Supermarkets are retail centers. They are retail outlets with lots of departments and aspects and they merchandise in units. A supermarket is that retail outlet that you walk into and go around with the aim of picking the products that you want. Selling to a supermarket takes pitching and the supply of tenders. Supermarkets invite tenders from suppliers and accept the ones that they see as both beneficial and affordable. For instance, the procurement manager of a supermarket may attend a trade show to see which supplier would be supplying cupcakes to the supermarket next. After getting the potential suppliers, the supermarket invites tenders from the potential suppliers and they pick the tender that suits them the most.

To supply food product to the supermarket, some fundamental factors have to be considered. These factors would be subsequently discussed. 

First, it is fundamental that the would-be supplier understands supply chain management. For a food product, a supermarket would most likely appreciate direct store delivery. This is because the direct store delivery method gives the assurance of fresh food products. A supermarket would not want to put its reputation on the line by getting food product from a distributor thus the preference for the direct store delivery method. 

Furthermore, if the producer is working with logistics management companies, he must ensure that the logistics company outsourced to must conform to sustainable and time management practices. It is funny how issues of sustainability come up with anything concerned with supermarkets; it is because a supermarket hinges a large percentage of sales and investment on reputation. Supermarkets tend to do a lot of reputational management because of how fast a supermarket can crumble due to bad reputation.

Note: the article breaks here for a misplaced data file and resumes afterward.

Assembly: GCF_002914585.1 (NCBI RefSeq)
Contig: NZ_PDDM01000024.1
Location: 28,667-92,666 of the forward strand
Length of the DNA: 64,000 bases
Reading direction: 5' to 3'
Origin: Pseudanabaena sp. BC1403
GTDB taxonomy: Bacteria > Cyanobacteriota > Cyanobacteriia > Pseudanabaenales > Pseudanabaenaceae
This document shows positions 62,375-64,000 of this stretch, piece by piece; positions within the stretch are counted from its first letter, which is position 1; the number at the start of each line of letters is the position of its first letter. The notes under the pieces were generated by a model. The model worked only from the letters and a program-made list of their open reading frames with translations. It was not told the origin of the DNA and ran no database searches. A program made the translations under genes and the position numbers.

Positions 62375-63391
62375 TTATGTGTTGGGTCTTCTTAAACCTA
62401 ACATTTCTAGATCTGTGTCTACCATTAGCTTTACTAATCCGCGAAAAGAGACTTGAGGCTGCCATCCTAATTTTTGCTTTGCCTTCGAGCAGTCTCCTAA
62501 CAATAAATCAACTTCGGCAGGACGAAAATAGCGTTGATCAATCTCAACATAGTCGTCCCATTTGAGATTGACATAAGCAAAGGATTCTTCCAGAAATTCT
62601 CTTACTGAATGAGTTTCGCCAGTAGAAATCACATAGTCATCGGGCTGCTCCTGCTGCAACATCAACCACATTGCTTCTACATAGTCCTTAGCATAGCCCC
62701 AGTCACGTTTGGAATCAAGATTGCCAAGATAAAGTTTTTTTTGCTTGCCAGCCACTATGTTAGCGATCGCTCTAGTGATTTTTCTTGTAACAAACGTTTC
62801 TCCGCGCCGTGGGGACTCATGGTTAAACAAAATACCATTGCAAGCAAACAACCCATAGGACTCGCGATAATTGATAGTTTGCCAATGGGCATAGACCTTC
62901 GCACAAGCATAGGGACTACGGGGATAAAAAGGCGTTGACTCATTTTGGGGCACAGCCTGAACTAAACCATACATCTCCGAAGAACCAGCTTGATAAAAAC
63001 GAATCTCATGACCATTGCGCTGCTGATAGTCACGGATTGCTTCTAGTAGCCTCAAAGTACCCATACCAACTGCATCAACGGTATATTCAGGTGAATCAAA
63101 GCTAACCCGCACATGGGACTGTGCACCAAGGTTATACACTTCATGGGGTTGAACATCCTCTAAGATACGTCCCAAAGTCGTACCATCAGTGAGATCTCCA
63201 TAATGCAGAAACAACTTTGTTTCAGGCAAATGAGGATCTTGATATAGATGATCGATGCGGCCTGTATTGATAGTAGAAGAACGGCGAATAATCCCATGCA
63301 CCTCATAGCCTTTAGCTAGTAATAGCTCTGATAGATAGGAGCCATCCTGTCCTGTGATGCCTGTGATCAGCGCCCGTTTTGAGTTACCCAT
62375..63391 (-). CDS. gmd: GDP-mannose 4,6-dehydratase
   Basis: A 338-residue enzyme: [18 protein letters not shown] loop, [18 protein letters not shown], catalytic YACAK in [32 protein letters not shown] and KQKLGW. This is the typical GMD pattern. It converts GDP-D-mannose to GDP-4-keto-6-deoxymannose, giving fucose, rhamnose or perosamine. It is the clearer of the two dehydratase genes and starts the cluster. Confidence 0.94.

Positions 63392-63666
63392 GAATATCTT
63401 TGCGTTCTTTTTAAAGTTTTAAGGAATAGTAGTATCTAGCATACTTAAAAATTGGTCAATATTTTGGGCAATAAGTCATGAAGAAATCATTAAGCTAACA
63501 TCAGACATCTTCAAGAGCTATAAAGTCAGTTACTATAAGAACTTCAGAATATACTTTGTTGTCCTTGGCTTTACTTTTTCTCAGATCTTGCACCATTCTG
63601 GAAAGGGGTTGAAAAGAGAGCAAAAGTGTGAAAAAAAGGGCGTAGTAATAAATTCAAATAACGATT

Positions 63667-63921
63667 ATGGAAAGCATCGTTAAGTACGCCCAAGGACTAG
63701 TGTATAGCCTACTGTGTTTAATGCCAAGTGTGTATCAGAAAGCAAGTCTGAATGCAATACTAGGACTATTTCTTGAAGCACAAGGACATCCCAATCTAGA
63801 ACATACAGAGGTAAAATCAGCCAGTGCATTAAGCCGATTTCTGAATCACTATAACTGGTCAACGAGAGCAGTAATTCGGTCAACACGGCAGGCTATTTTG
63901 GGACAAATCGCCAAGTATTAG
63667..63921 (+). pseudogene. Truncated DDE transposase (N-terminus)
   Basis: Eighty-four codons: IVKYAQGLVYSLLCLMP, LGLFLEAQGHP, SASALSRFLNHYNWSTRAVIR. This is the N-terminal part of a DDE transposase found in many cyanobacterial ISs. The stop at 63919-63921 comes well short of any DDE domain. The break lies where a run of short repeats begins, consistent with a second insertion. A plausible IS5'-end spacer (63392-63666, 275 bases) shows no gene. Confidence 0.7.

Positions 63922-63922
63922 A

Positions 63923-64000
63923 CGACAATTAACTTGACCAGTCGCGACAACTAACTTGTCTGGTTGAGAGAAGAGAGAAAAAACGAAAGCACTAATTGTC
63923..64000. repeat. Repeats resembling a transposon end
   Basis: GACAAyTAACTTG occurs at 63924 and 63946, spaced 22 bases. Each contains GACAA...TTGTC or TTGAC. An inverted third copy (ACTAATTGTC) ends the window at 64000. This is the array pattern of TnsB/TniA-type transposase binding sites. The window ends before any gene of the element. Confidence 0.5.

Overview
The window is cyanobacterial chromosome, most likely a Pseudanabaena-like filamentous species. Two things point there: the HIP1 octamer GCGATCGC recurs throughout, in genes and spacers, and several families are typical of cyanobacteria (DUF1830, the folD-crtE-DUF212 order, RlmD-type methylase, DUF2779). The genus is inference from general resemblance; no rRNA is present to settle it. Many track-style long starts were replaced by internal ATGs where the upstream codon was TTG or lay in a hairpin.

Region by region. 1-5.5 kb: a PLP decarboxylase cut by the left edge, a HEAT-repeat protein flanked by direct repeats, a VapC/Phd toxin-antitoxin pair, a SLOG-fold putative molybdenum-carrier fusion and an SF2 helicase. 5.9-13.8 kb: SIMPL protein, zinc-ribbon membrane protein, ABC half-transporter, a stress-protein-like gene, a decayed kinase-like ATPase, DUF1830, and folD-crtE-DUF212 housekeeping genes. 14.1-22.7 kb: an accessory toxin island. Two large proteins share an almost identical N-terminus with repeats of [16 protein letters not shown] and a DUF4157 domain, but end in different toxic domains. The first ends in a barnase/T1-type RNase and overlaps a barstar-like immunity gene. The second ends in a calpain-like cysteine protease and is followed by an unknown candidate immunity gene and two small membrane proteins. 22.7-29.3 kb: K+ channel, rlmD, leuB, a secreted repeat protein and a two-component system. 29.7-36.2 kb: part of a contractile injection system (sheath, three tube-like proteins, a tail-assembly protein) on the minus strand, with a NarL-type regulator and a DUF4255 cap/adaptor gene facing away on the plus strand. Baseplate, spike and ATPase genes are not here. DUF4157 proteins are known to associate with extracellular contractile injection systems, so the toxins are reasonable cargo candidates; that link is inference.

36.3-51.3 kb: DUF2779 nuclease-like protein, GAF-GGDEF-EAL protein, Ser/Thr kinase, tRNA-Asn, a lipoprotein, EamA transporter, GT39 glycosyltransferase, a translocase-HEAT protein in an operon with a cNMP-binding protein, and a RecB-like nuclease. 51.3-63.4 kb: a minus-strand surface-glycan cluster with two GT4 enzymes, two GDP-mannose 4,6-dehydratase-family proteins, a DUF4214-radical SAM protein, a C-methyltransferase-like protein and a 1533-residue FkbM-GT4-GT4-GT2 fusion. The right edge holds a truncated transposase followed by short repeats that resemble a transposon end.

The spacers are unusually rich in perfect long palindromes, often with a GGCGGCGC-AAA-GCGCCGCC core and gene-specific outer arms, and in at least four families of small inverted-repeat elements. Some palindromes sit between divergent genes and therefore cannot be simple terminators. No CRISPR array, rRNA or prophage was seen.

Selling to supermarkets would require creating public awareness. Supermarkets take a lot of products that do basically the same thing. Variety is one certain thing in every supermarket – the freedom of choice. For instance, a supermarket would definitely have more than two suppliers of chocolate cream butter. Thus, for a product to sell in a supermarket, it must have the popularity or the awareness necessary to give consumers the notice that it is in the market. A supermarket would normally not want to turn down any product with much popularity in the market. 

As big as a supermarket is, promotional offers could be a catch. Everyone loves to save an extra change and one of the things supermarkets leverage on is being able to sell at cheaper prices than in normal retail outlets and stores. Thus, a supermarket would prefer a food product people can get value for with little than usual. Many people go to the supermarket for promotional offers; they get to have a discount on the goods bought – this is an essential that the producer should be aware of. 

Selling a food product to a supermarket requires a lot of perfect edges. It requires a well structured supply chain line, a considerable price and full awareness of the product.

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